For some reason the final posts for the day did not go live on time. Here they are now…

The guest post for the Day of Agreement marking the International Day against the Death Penalty is from Nobel Prize Winner and Professor of Chemistry, Harry Kroto:

Murder is the most heinous crime one can commit but within this evil there are degrees.  Murder by an individual is evil and the shooting of a small brave girl demanding her right to knowledge yesterday by cowardly men egged on by religious orders in Pakistan fills all decent people with deep revulsion and sorrow for the human race.

However the ultimate evil is murder by the state.  The state draws an arbitrary line based on some dogma or other and that line moves in the 8th Century in Persia it was anyone who remained Zoroastrian, during the Dark Ages the Inquisition was arbitrary in decision-making in Germany in 1940’s it was Jews,  Gypsies  and Homosexuals.  Murder by the State for whatever reason is the most heinous crime of all and must end.

Here is a second guest post from writer Tarek Fatah:

Here is my blasphemy 🙂

In two weeks time the Islamic world will erupt into a frenzy of bloodletting which in just one day will cost the lives of millions of goats, cows and camels. They will be slaughtered from Somalia to Surinam; Indonesia to Indiana as a way of Muslims re-enacting the pagan ritual of animal sacrfice to the gods, except Muslims will do it to commemorate the sacrifice patriarch Abraham was willing to offer to God when he put the blade to the neck of his son Ismail.

Kids as young as 5 years of age will be taken to witness this gory spectacle with blood gushing and heads decapitated. The entire day after Hajj this bloody exercise will unfold in the name of religiosity and piety with no Muslim daring to raise their voice and demand a stop to this ritual that has been discard by most of humanity, but has stuck to Islamdom and where little boys get desensitized to the sigh of throat slitting, blood letting and animals writhing in pain, unable to scream for their own rights as creatures of the divine who were here long before us.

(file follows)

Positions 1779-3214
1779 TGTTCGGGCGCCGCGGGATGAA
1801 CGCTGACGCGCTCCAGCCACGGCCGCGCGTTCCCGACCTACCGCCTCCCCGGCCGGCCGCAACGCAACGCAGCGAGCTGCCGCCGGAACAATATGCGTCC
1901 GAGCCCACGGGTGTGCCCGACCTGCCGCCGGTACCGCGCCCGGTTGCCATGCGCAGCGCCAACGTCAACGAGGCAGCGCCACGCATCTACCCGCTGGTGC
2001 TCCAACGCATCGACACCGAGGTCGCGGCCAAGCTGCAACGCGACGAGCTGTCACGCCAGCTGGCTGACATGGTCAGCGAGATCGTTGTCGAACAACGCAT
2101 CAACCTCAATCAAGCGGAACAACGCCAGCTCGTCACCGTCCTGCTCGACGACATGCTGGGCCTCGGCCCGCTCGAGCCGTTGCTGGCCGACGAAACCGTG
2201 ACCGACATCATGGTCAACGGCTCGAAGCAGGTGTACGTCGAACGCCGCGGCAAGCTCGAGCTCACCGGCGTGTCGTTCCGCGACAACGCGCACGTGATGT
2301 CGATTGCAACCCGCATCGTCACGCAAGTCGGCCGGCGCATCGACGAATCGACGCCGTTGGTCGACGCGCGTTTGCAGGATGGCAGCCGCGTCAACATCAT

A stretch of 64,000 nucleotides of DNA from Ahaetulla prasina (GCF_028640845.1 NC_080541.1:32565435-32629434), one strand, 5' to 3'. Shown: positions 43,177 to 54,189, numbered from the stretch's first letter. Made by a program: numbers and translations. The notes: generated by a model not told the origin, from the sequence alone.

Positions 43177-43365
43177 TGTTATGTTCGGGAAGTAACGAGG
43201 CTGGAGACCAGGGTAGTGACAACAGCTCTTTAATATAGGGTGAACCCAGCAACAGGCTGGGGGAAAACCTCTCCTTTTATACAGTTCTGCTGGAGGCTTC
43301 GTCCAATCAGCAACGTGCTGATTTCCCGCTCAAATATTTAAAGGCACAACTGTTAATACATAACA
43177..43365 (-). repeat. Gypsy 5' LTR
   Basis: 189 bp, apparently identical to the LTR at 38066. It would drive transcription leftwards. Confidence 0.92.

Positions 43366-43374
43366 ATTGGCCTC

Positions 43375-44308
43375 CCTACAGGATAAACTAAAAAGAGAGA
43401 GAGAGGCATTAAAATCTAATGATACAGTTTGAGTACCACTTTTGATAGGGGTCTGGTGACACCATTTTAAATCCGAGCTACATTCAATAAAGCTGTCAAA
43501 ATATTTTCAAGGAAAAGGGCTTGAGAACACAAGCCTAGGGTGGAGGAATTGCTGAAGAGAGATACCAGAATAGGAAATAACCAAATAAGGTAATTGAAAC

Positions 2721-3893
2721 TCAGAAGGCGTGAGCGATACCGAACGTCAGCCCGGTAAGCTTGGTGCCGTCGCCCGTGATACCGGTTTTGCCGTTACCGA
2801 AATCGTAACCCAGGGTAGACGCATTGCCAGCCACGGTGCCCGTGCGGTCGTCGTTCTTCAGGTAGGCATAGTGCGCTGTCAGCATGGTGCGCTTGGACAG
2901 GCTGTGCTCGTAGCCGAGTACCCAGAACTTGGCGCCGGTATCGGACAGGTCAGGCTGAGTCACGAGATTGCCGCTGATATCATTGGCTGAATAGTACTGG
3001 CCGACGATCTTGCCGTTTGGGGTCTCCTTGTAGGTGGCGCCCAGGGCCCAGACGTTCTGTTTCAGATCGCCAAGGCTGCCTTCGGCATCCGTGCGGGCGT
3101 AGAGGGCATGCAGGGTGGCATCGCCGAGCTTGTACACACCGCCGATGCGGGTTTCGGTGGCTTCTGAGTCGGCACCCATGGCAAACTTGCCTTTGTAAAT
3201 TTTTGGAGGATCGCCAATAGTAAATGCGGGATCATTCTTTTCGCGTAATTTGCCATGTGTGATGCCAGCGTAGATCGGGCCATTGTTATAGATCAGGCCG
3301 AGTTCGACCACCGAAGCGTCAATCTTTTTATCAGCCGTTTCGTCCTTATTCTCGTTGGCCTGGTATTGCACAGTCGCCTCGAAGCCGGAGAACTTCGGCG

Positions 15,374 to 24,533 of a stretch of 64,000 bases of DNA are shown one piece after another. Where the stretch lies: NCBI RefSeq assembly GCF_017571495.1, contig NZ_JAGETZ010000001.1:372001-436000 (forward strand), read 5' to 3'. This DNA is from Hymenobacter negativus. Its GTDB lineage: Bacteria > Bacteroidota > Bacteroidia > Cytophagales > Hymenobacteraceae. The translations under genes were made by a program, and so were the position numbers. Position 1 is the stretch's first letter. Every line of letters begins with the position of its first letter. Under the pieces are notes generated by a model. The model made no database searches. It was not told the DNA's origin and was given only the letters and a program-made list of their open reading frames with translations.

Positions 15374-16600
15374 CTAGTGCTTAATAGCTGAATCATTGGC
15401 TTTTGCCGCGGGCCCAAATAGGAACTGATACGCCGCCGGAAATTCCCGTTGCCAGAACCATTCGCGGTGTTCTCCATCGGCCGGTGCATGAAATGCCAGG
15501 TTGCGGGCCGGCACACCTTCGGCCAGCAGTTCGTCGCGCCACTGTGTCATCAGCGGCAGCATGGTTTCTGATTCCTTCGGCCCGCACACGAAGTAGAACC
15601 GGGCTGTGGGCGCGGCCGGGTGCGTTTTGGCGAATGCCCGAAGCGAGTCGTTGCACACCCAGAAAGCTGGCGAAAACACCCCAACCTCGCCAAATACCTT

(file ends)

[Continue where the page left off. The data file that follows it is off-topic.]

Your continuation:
Let me be the first to say, end this bloodshed. If you do feel the necessity to sacrifice something precious to God, why don;t you smash your iPhone or your Rolex wristwatch instead of a voiceless animal.

And if it is life that you need to offer to God, then why not your own? Go ahead make my day.


I’m blogging every hour on the hour (from 9am-6pm) for the Day of Agreement marking the International Day against the Death Penalty:

The first blog entry was dedicated to 14 year old Malala Yousafzai who was shot by the Taliban for demanding that girls go to school. This day is for her and the many like her who refuse and resist despite charges of offence, apostasy and blasphemy.

The second blog entry was entitled It is possible not to cause offence.

The third was a guest post from Marieme Helie Lucas entitled Honour the dissenters.

The fourth was on Salman Rushdie and the need for blasphemy.

The fifth blog post is Calling all blasphemers to submit their own acts of blasphemy to the comments section.

The sixth blog post shows why open mike nights just don’t work under Sharia law.

The seventh post is a guest blog from Sue Cox entitled Enough!

The eighth post is Nothing can appease the Islamists.



  1. “creatures of the divine who were here long before us”

    At the risk of veering off-topic a little, I’m pretty sure that domesticated livestock animals
    a) are not creatures of the divine since the divine is imaginary, and
    b) were not here before us in anything like their modern form, since their modern form is the result of millenia of artificial selection by humans from wild ancestors that were often rather different, and such modern forms cannot therefore pre-date humans.